It did not go well.

    Interesting that all three of the Ralston boys later moved into fields related to environmental protection. Karmic reparation for "youthful indiscretions"....we've all now spent decades atoning.

    Then there was the wonderful moment when, after several years of trying, the huge brass padlock on the heavy, metal Mystery Chest which Dad thought he had successfully hidden in the basement.................opened.

    Dear Sweet God!!.............the thing was filled with WW II pistols and plenty of ammo to match! We thought, (we were way to young to know the word "prophetically"), that we had died and gone to heaven. But this is a longer story for another day.....as I am now professional grownup currently laboring under a tight publishing deadline, so.....details to follow one of these days.

    ttfn all,

    pmr

    p.s. I don't recall who was with me when we lobbed some sort of (fairly modest) bomb under a car parked up at the Upper Slough....one of life's most wonderful moments. Middle age guy sitting strangely in the car by himself.....sort of moving, sort of not. When the firecracker went off several exciting things happened at once.....the old guy screamed, the head of a much younger man came up out of his lap and the old guy rips the exhaust system out of the car backing up at an excessive rate of speed from the trysting spot and onto Route 100. I don't know if Mark and/or David were with me for that one - I tend to think it was Bill and Chris - but I recall that we were all initially confused about what the kid's head was doing in the guy's lap. Ah, innocence. The Wonder Years indeed.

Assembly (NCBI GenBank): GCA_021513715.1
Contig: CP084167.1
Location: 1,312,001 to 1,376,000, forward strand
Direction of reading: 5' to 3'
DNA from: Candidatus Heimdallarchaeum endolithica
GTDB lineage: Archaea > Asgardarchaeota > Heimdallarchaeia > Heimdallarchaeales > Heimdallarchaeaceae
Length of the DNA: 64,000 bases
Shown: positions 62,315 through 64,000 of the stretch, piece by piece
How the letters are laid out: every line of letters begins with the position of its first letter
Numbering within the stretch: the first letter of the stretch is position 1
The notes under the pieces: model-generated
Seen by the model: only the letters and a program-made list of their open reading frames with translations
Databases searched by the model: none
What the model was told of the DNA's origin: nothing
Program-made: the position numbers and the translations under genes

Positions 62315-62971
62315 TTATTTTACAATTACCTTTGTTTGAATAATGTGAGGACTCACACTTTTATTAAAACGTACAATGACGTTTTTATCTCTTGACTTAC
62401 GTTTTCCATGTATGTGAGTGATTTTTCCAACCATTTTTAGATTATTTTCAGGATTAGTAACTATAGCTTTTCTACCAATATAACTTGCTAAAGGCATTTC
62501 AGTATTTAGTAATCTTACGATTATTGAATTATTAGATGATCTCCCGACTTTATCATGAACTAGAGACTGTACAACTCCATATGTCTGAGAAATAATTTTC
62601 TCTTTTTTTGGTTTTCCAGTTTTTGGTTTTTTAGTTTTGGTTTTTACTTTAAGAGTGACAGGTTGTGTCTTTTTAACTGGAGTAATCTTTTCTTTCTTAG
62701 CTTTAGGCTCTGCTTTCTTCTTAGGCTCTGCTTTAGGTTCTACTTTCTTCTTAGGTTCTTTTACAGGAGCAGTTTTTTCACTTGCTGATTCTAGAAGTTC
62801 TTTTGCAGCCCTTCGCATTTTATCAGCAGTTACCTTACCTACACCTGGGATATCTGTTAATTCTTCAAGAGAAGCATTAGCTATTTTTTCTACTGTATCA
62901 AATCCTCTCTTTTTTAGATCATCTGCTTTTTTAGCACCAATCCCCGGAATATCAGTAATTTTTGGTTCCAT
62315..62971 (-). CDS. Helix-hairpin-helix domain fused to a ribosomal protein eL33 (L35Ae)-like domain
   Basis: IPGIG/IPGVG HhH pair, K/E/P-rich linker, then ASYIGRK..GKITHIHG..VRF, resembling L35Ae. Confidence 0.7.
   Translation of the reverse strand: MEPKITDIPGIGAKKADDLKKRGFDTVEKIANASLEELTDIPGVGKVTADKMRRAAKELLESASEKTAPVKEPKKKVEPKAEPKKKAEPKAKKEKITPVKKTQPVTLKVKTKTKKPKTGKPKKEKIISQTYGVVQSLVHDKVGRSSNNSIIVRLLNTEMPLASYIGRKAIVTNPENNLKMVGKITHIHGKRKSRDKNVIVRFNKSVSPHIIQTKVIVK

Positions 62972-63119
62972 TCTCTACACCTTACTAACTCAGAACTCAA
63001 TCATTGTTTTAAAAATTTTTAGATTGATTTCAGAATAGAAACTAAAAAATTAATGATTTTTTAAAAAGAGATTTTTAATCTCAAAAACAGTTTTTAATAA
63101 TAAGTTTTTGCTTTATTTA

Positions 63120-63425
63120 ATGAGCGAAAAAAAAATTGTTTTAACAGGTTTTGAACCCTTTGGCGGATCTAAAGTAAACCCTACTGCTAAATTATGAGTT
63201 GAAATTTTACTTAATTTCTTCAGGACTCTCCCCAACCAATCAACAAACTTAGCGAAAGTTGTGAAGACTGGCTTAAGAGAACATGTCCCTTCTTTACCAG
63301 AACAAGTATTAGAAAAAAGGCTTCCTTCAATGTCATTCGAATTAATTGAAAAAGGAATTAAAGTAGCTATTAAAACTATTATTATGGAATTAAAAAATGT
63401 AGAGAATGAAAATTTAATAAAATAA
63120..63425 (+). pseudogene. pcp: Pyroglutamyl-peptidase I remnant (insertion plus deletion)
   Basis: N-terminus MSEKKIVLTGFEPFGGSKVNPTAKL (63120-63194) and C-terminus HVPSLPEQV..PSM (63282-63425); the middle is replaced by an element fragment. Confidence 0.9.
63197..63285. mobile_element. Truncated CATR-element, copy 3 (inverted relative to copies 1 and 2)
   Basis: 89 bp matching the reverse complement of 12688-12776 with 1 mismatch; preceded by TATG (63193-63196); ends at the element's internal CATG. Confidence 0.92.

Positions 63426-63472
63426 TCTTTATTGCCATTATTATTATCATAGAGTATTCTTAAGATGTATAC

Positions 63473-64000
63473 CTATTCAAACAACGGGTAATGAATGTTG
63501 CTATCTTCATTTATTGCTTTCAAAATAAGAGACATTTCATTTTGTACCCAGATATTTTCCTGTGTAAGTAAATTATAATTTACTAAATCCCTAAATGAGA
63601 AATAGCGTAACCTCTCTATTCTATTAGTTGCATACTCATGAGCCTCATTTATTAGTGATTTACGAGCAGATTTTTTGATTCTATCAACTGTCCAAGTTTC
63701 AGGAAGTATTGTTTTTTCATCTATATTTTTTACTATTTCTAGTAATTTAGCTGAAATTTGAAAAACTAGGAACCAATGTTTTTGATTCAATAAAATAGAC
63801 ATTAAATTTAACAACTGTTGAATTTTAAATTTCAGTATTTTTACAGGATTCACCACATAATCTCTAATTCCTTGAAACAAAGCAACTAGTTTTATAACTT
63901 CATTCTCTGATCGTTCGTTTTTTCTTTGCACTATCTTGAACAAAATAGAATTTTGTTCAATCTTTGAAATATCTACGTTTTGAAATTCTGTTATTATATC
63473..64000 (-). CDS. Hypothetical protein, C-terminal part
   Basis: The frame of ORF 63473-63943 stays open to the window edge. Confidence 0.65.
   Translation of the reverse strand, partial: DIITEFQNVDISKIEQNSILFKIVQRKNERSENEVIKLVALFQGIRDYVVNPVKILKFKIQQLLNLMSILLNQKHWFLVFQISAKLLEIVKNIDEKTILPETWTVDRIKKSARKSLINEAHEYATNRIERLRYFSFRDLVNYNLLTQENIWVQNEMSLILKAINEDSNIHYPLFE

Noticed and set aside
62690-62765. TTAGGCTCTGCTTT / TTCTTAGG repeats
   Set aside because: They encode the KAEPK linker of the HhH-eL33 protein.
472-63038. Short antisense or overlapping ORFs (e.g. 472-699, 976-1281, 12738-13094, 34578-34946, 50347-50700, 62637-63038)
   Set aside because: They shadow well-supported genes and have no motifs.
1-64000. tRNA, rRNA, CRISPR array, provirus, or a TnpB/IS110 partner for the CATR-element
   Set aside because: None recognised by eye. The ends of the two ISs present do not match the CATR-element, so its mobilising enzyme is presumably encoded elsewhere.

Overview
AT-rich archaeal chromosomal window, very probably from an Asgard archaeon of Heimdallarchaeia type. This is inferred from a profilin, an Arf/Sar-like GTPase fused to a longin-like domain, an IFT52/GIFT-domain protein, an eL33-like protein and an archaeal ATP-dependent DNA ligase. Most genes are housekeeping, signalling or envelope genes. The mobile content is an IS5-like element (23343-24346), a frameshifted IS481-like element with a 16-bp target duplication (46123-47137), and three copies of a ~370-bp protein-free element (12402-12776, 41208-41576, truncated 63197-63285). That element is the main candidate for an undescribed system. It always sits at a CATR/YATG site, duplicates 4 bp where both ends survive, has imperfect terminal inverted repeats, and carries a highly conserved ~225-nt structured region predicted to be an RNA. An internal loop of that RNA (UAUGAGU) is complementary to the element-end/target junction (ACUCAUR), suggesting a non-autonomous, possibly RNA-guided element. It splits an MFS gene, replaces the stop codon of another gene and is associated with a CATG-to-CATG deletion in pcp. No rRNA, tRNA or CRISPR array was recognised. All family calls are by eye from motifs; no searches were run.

p.p.s. then there was the time, not more than 100 yards from the scene mentioned above, when Mark and I handed David the pellet gun as it was now his turn to shoot at the next passing car's hubcaps (back when they made proper Big Ass Hubcaps). David, perhaps 8 at the time, squeezed off a handsome panning shot and as the hubcap returned the desired metallic BLANG, we were all treated to Dad's face staring up at us from our Grandmother Sweetie's black Chevy Nova.

    When we were done running (far) from the scene and had discussed how totally screwed we were, that was one long, slow walk home....think Dead Boys Walking.

    really, I MUST get back to work......
    • Share

    Connected stories:

About

Collections let you gather your favorite stories into shareable groups.

To collect stories, please become a Citizen.

    Copy and paste this embed code into your web page:

    px wide
    px tall
    Send this story to a friend:
    Would you like to send another?

      To retell stories, please .

        Sprouting stories lets you respond with a story of your own — like telling stories ’round a campfire.

        To sprout stories, please .

            Better browser, please.

            To view Cowbird, please use the latest version of Chrome, Safari, Firefox, Opera, or Internet Explorer.